In a statement, American Federation of Teachers President Randi Weingarten said, “Leave polices exist to ensure kids can learn in a safe and healthy environment. ... The reality is that charter schools need better leave policies, not worse ones, a fact ignored by Fordham.”

Griffith also looked at how unionized and nonunionized charter schools differ.

Of the 6,900 charter schools nationally, about 1 in 10 have teachers’ unions. According to the report, 18 percent of teachers in unionized charter schools are chronically absent. It’s about half that in charter schools without unions.

Cultural or Contractual?

Raegen T. Miller, the research director at FutureEd, a think tank at Georgetown University’s public policy school, who reviewed the paper for Fordham, called the results “intuitively reasonable.”

Teachers who work in charters “agree to go there as an at-will employee in most cases,” said Miller, who once served as a president of his local teachers’ union in Palo Alto, Calif. “This means you’re buying into a school culture and a way of doing business. That doesn’t include the elaborate leave policies you can often find in a collective bargaining agreement.”

Aside from collective bargaining, charters and district public schools tend to differ in other ways as well: Teachers at charters are younger and less experienced than those at traditional public schools on average, and they are paid less.

Kate Walsh, the president of the National Council on Teacher Quality, a research and advocacy group that has also studied teacher absences, said the most salient difference between the two types of schools is not collective bargaining. Charters are generally autonomous, and not beholden to a larger bureaucracy—the teachers there may have trouble slipping under the radar, Walsh argued. “It’s like comparing a small shop to IBM,” she said.

In his own prior research, Miller has shown a link between teacher absenteeism and student achievement: When teachers miss 10 days of school, their students perform worse in math and are less engaged than their peers whose teachers were absent less often. Miller also pointed out that teacher absenteeism rates tend to differ greatly from school to school within a district—and that variation in absences mainly seems to be the product of differences in culture between individual schools. Many charters pride themselves on having a strong shared school culture.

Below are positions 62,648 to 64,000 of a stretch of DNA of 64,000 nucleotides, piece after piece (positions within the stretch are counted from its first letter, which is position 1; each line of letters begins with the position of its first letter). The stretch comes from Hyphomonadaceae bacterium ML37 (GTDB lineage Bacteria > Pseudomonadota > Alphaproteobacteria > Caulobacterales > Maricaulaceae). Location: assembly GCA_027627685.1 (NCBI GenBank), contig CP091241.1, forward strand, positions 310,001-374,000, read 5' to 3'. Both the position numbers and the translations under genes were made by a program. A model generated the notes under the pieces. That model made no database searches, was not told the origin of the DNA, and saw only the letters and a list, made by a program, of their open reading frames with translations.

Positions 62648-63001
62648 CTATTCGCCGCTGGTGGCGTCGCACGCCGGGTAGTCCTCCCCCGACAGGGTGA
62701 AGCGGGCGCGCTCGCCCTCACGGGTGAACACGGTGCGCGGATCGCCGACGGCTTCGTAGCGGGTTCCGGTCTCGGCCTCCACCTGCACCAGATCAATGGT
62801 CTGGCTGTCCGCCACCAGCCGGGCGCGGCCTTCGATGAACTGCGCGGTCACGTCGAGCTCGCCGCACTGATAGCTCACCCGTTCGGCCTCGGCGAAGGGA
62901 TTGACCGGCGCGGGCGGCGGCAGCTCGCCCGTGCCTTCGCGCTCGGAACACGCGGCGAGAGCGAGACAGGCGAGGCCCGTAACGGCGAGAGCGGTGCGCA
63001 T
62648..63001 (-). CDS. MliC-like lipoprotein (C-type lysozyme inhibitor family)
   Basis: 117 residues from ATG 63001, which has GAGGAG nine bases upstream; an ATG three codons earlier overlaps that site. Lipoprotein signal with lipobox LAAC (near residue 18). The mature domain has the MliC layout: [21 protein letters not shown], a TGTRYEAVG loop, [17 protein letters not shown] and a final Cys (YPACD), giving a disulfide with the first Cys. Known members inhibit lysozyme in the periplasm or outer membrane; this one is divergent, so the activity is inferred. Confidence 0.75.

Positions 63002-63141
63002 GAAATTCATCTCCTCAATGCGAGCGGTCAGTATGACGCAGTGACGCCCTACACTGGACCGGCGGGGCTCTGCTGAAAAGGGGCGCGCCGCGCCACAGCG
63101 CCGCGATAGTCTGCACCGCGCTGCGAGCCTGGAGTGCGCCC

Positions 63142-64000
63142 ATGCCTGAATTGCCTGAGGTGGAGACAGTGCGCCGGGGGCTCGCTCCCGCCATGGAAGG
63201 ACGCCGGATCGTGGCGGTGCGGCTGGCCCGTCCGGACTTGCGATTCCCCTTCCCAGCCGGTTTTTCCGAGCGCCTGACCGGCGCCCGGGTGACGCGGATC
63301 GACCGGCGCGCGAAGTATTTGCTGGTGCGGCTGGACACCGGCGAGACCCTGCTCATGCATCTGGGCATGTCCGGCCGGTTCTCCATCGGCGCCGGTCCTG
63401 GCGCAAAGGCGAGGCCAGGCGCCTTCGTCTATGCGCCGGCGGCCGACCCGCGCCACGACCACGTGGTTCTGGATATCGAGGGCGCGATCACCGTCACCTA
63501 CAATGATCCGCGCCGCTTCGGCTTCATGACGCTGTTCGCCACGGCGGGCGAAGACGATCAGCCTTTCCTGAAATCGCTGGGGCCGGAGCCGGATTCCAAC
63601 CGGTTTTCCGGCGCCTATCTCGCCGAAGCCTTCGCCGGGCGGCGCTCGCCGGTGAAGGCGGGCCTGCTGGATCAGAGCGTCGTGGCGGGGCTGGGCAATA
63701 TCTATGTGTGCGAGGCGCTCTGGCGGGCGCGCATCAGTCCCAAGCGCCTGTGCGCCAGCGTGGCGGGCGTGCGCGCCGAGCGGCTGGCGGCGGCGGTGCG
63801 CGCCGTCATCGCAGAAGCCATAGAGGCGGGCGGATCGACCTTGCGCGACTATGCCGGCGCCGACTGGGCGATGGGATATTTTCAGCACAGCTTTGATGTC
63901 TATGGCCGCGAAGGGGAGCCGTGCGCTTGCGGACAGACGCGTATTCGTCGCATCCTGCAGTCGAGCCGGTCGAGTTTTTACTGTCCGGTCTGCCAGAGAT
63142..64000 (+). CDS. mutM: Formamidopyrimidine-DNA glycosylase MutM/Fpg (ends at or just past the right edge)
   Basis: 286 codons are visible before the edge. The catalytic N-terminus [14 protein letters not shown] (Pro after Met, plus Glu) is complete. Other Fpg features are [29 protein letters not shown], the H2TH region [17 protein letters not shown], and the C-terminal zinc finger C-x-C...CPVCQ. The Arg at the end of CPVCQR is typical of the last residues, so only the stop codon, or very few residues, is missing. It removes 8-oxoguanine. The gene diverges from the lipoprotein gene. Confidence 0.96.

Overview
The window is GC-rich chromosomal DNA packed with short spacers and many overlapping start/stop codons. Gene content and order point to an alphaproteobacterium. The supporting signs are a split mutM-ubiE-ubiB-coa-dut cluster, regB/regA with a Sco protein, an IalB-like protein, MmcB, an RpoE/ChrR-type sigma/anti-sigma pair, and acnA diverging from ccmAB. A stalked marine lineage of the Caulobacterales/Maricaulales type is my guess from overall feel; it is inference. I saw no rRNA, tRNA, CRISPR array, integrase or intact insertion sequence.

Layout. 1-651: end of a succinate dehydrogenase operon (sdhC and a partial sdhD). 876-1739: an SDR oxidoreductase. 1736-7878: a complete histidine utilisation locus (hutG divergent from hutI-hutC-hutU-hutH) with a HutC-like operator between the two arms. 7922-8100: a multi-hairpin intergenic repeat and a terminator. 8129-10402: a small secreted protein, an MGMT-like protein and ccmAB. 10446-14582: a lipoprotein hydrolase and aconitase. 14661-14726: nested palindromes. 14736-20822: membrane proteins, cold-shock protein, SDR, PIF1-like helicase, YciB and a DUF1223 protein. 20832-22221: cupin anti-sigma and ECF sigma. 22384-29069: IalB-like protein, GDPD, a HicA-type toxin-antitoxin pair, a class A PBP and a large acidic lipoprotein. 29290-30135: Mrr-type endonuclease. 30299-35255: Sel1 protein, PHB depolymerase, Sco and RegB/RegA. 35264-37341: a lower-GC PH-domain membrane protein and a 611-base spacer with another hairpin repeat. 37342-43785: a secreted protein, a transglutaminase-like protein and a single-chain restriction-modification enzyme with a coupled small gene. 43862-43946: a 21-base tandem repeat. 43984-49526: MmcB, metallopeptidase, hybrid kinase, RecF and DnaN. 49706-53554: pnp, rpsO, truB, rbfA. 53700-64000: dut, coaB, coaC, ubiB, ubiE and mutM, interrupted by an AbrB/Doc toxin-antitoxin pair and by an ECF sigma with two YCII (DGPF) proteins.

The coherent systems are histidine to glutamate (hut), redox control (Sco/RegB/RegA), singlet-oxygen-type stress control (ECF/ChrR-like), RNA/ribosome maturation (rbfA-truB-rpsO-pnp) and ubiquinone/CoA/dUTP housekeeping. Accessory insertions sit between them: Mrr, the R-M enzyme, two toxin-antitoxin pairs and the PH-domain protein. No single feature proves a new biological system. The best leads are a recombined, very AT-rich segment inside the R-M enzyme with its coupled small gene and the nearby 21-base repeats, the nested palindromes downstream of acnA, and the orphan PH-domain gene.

“I’m not saying that collective bargaining is the big chalupa here,” he said. “I’m saying that a measure of teacher absence, even a blunt one, provides a window into the professional culture in buildings.”

Walsh agreed that school culture plays a significant role. “Though I’m certainly sympathetic to [Fordham’s] conclusions because I do think job protections contribute to the absenteeism problem, our take is it’s much more complicated than their report suggests,” she said. She pointed to big discrepancies in teacher absenteeism rates between cities—for instance, the report shows that more than 30 percent of traditional public school teachers miss more than 10 days in Chicago, while in San Francisco it’s 10 percent. Teachers in both cities collectively bargain.

“The difference is there’s a cultural expectation you show up,” she said.

At least a couple of states—including Rhode Island and Virginia—are considering including a measure of teacher absenteeism as part of their accountability plans under the Every Student Succeeds Act.

Coverage of policy efforts to improve the teaching profession is supported by a grant from the Joyce Foundation, at www.joycefdn.org/Programs/Education. Education Week retains sole editorial control over the content of this coverage.
A version of this article appeared in the October 04, 2017 edition of Education Week as Teachers Found to Miss More Work In Regular Schools Than in Charters